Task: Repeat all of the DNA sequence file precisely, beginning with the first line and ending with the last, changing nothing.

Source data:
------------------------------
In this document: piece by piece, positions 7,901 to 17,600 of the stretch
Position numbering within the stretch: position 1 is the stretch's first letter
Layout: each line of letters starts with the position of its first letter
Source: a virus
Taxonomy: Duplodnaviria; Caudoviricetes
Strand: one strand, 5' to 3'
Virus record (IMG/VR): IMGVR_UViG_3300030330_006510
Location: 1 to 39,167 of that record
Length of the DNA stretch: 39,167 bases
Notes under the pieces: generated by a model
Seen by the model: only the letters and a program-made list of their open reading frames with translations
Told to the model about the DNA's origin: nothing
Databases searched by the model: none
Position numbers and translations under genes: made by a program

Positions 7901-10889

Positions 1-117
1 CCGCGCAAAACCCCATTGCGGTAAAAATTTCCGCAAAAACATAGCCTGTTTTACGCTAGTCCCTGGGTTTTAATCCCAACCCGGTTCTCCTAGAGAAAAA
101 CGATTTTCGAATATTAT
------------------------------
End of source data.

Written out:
In this document: piece by piece, positions 7,901 to 17,600 of the stretch
Position numbering within the stretch: position 1 is the stretch's first letter
Layout: each line of letters starts with the position of its first letter
Source: a virus
Taxonomy: Duplodnaviria; Caudoviricetes
Strand: one strand, 5' to 3'
Virus record (IMG/VR): IMGVR_UViG_3300030330_006510
Location: 1 to 39,167 of that record
Length of the DNA stretch: 39,167 bases
Notes under the pieces: generated by a model
Seen by the model: only the letters and a program-made list of their open reading frames with translations
Told to the model about the DNA's origin: nothing
Databases searched by the model: none
Position numbers and translations under genes: made by a program

Positions 7901-10889

Positions 1-117
1 CCGCGCAAAACCCCATTGCGGTAAAAATTTCCGCAAAAACATAGCCTGTTTTACGCTAGTCCCTGGGTTTTAATCCCAACCCGGTTCTCCTAGAGAAAAA
101 CGATTTTCGAATATTAT